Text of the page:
Announcing is still one of the game's biggest weak spots. Lee Corso has left the broadcast booth, so now you are stuck with Kirk Herbstreit and Brad Nessler. It is not that their commentary is bad, I just think that after hearing their ramblings for close to 10 years, they are largely tuned out subconsciously. Put it this way, there is nothing the two will say that will make you take notice, and the game's commentary is a far cry from the dynamic commentary we have seen being implemented into a few of today's sports games.
Road to Glory (RtG) mode is back this season, and it is virtually unchanged from last year. Aside from a new camera angle and some new player equipment, the mode is identical to NCAA 10's RtG featuring Erin Andrews. At this point, if you have not played this mode, it is worth checking out. However, if you are a seasoned veteran of RtG, aside from going for the Achievements/Trophies, you will want to stay away from this mode entirely.
I cannot fault EA for giving us more content in a $60 package, but I can't help but to think that if RtG was scrapped altogether, and the space on the disc was allocated elsewhere, that perhaps some content that is still missing from the past generation of NCAA games (bowl patches) would be integrated by now.
NCAA 09 gave us the highly addictive Online Dynasty mode. NCAA 10 added Teambuilder to the mix. This season NCAA 11 gives us the Dynasty Wire and Dynasty Anywhere features, and both promise to change the landscape of dynasty and franchise modes forever.
Dynasty Anywhere allows you to connect to your dynasty via the EA Sports Web site and conduct scheduling, recruiting, scouting, and view dynasty statistics from almost any PC or mobile device. The beauty of the feature is that no longer are you tethered to your console when toying with your dynasty. Now you can play a game, and then recruit and perform other important dynasty tasks on the fly if you are operating a device that can connect to the Internet and get to EA’s Web site.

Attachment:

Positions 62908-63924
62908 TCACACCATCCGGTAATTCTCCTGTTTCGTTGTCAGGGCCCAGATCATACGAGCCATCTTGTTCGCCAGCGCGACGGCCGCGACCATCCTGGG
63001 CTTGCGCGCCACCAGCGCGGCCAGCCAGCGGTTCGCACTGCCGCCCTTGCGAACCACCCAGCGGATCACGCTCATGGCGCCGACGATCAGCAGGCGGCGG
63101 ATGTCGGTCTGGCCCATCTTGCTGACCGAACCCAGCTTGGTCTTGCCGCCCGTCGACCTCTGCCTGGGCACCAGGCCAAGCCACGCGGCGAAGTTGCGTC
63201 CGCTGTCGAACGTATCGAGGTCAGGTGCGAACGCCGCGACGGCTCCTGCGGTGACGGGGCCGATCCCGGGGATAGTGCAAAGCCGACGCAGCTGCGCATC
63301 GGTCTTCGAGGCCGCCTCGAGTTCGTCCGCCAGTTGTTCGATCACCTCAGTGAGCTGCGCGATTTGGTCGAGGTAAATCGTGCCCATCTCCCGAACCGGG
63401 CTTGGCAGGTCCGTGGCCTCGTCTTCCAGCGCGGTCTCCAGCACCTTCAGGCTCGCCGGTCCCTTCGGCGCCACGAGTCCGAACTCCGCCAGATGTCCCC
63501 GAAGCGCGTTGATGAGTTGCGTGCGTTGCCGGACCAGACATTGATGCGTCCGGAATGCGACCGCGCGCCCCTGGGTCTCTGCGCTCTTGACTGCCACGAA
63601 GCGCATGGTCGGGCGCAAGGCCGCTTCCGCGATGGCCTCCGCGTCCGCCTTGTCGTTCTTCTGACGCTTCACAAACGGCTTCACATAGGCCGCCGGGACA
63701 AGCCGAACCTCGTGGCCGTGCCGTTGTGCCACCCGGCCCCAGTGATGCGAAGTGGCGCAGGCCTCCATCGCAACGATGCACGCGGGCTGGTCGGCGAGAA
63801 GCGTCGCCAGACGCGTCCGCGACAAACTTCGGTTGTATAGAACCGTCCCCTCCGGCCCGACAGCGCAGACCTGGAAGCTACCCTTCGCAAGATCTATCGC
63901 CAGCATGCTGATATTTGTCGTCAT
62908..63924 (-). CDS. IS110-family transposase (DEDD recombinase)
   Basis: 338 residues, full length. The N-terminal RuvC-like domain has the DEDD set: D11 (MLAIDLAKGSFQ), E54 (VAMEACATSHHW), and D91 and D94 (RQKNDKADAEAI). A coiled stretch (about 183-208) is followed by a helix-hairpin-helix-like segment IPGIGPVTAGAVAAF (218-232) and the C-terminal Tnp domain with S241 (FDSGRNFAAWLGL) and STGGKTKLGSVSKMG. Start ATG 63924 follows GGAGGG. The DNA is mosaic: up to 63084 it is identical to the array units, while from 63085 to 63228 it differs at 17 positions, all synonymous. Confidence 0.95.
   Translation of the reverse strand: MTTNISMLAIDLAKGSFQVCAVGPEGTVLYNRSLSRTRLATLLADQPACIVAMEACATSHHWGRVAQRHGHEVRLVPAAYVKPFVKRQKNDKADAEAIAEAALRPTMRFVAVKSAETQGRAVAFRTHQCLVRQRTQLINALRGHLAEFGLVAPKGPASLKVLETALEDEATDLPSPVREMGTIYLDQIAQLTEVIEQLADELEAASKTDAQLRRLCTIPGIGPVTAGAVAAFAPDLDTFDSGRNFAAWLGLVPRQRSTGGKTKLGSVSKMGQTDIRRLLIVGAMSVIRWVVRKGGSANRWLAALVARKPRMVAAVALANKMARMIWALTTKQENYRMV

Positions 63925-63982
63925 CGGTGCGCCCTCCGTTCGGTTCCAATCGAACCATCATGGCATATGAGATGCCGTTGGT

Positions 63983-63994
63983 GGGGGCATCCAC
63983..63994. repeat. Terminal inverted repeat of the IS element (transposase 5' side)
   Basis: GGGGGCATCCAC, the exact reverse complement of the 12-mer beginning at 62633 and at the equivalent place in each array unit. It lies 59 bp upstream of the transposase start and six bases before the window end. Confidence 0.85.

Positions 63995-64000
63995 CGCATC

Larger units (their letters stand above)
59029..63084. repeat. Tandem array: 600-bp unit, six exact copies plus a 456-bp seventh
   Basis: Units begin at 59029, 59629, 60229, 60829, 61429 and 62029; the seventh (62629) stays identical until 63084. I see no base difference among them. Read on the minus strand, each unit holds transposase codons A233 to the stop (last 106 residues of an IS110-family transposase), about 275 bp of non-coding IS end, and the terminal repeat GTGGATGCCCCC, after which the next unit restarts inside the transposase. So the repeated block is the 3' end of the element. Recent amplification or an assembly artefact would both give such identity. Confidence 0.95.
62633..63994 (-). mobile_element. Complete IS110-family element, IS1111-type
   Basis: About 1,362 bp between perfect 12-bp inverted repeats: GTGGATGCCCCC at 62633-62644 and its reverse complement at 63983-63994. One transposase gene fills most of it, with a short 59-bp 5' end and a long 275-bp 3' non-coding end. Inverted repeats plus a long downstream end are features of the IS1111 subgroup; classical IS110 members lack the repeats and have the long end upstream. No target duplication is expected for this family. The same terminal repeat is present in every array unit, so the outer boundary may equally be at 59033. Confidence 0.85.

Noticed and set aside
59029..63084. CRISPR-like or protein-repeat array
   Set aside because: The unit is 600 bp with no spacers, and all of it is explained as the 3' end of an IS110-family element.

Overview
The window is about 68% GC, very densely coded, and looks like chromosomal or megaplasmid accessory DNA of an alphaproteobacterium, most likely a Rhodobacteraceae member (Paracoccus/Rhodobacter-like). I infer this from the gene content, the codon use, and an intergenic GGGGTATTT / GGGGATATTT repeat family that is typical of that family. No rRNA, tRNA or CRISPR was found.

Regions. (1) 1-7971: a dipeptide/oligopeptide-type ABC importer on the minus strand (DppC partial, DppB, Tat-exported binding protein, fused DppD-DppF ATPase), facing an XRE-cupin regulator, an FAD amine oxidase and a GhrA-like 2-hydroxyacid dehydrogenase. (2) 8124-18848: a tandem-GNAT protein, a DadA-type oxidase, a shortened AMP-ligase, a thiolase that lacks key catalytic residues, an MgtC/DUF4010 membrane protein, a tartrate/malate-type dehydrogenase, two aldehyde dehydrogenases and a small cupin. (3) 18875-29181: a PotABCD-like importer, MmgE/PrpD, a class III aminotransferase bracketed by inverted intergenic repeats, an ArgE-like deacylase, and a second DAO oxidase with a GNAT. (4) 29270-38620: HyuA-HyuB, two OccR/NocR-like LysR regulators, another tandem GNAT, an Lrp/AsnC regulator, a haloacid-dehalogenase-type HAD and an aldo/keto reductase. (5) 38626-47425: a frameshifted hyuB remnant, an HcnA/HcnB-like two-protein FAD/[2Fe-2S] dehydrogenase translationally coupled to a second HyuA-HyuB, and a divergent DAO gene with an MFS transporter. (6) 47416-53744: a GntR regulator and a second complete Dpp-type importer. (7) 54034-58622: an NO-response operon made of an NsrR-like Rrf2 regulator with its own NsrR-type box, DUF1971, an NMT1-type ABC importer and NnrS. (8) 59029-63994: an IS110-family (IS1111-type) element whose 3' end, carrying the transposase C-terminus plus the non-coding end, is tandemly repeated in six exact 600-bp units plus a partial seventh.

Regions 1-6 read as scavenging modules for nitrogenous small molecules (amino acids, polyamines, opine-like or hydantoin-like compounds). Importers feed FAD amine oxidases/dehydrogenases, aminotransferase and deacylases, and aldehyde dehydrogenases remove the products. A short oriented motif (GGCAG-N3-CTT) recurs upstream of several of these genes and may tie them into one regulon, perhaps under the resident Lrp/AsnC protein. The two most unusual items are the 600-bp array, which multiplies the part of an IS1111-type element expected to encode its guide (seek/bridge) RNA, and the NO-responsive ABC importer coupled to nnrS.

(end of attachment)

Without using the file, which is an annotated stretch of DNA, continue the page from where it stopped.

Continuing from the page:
I have been recruiting via the Web site in the Online Dynasty I am in with other media members, and it is one impressive experience. The site itself can take a few moments to load on a mobile device but be patient because the end result is definitely worth the wait. I cannot even imagine how much recruiting is now going to take place in offices across the world -- the drop in workplace productivity is going to be massive during the peak months NCAA is played. I have to hand it to EA, they have really taken the social-media craze to the next level by seamlessly integrating a popular online mode with an online community aspect.
Integrated into Dynasty Anywhere is the Dynasty Wire feature. If you choose to use this feature, you can become a virtual Jimmy Olsen and write stories about your team. These stories can then be viewed by everyone in the dynasty, both in the game and on the PC. What makes Dynasty Wire even cooler is that you can upload video highlights in a game, which can then be utilized in your stories.
If you completed a hail mary pass to win a big game against a friend, show it off to everyone in your dynasty along with a witty story about how you made your friend cry. Want to write a story about the best recruit your school has ever seen? Well, complete the story with highlights from his four-year career at your school. How about making a highlight reel of your team's greatest plays? Basically, the possibilities are endless in Dynasty Wire and that is what makes it so cool. Look out world, thousands of aspiring journalists will be covering the virtual NCAA this season, and I can not wait to read some of the stories that will be out there.